6th Gen Intel Core die flat 1000

I found it reassuring when reviewers mostly positive reviews cautioned Intel’s Compute Stick wasn’t quite the same as a full fledged desktop PC. Otherwise, why would you buy anything bigger? The point of a product like Compute Stick is small size and price. Now with an upgrade from the Atom processor to a Skylake Core M, some of the reservations on the original Stick may have been

Intel’s cute little computer is strong on video, game play, and web browsing. They cram so much in a little space using System on a Chip (SoC) technology, essentially combining CPU and graphics – the complete thinking guts of a computer – in one small package to make this product possible. I’m envisioning my parents, who want to bring computer fed video to the living room flat screen, but aren’t likely to ever starting playing with wires or wifi gadgets. This brings the computer to the TV.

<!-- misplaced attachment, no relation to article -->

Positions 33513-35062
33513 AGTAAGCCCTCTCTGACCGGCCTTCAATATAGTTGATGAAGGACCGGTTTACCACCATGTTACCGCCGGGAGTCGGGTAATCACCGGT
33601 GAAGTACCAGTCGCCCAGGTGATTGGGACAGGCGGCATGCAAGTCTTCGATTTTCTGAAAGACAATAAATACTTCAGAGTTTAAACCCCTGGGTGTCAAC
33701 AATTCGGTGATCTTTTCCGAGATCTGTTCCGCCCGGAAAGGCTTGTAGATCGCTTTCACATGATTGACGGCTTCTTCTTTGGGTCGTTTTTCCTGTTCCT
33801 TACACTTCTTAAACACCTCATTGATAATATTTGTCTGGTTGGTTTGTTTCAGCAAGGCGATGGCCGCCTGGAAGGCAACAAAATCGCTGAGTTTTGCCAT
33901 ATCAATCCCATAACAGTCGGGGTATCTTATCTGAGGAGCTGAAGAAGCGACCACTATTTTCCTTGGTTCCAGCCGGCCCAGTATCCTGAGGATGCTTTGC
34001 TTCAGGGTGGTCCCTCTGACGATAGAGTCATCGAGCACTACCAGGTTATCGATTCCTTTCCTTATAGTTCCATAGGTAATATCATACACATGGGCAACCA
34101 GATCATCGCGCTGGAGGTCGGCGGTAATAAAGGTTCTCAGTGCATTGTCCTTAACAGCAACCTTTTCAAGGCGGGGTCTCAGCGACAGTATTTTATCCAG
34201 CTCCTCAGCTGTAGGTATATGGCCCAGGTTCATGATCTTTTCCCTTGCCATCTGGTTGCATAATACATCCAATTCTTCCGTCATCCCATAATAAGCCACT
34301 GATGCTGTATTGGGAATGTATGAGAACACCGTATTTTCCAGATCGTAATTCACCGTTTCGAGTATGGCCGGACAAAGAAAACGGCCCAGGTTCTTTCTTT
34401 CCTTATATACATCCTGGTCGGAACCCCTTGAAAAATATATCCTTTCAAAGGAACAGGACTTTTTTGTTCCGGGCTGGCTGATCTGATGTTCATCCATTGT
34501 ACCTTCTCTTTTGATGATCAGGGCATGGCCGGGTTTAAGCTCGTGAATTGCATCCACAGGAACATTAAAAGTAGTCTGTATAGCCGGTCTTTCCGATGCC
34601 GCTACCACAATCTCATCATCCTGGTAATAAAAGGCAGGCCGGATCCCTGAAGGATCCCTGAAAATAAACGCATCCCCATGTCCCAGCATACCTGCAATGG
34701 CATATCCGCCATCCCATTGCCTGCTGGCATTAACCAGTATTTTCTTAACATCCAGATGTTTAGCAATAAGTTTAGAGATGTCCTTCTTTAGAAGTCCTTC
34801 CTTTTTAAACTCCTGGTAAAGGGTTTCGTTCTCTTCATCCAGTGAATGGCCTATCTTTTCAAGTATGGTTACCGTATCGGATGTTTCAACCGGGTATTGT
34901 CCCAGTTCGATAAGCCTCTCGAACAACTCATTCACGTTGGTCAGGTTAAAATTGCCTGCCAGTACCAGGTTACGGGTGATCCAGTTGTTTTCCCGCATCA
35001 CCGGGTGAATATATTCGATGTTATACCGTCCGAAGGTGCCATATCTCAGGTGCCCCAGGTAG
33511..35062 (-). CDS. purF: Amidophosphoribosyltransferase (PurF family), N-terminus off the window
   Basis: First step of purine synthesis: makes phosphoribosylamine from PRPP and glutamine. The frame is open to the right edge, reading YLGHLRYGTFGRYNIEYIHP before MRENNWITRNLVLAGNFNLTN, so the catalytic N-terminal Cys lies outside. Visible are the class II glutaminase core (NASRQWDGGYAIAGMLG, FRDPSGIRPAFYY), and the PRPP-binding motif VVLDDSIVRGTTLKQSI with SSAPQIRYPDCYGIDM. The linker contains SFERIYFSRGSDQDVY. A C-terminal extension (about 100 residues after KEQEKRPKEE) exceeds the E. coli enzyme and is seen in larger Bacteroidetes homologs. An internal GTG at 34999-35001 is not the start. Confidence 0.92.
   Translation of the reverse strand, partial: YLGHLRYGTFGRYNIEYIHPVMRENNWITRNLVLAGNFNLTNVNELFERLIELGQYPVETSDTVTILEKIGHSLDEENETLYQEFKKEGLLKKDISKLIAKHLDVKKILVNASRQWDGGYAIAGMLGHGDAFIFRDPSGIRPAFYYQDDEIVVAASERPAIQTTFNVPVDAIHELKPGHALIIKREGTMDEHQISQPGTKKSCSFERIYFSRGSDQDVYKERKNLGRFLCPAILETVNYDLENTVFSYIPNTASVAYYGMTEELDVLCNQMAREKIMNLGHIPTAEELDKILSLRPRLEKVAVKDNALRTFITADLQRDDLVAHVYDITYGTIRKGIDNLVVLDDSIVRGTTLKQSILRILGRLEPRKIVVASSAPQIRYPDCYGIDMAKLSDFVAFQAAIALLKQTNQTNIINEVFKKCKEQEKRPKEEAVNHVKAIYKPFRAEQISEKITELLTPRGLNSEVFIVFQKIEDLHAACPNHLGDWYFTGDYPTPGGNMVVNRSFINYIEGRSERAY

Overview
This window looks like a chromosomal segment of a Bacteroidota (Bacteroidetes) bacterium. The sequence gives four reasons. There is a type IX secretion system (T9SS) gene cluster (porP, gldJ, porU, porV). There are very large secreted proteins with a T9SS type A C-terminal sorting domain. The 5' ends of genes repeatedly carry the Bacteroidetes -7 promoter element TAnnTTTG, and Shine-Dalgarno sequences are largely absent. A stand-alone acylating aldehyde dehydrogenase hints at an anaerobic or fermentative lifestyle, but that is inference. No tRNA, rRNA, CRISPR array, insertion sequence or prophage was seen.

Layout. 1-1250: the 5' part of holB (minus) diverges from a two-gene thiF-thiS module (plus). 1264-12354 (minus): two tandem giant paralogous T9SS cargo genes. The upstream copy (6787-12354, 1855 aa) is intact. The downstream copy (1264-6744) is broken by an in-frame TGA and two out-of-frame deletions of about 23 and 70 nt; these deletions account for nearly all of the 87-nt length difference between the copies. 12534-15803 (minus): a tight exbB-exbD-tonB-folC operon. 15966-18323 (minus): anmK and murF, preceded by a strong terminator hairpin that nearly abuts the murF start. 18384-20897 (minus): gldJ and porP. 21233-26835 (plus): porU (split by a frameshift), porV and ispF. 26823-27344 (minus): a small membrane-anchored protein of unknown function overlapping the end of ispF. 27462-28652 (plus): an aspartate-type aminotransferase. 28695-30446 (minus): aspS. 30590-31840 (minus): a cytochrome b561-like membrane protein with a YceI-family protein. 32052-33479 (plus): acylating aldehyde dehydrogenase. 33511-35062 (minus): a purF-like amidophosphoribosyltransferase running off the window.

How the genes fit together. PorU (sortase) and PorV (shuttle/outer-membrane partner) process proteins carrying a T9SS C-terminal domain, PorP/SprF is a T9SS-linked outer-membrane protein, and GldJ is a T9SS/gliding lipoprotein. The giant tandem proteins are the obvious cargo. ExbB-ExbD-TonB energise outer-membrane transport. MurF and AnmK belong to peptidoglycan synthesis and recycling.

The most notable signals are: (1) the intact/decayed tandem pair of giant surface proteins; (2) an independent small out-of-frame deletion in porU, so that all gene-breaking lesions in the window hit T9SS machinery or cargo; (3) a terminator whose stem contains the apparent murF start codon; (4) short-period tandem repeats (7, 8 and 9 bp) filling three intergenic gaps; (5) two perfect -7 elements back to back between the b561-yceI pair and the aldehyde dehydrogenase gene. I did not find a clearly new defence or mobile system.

With 40% better graphics performance from its robust Skylake upgrade, power once reserved for high end gaming comes to the tiniest of portables. Designated a Core M processor, the chip is regarded for low power usage and small size – exactly what’s needed to meets the challenges of such small interior real estate.

Skylake’s addition to the Compute Stick might just add that extra punch to make this a great product. In the previous version, Spotty blu tooth connectivity was mentioned in reviews. Specifically, wireless keyboard and mouse connectivity seemed to fade when the machine was working hardest. With the new, more capable processor, this may be resolved. We’ll let you know.

Skylake is the codename used by Intel for a processor microarchitecture which was launched in August 2015[5] as the successor to the Broadwell microarchitecture.[6] Skylake is a microarchitecture redesign using an already existing process technology, serving as a “tock” in the Intel’s “tick-tock” manufacturing and design model. According to Intel, the redesign brings greater CPU and GPU performance and reduced power consumption. Skylake uses the same 14 nm manufacturing process[7] as Broadwell. (wikipedia)

Thank you, TiA.


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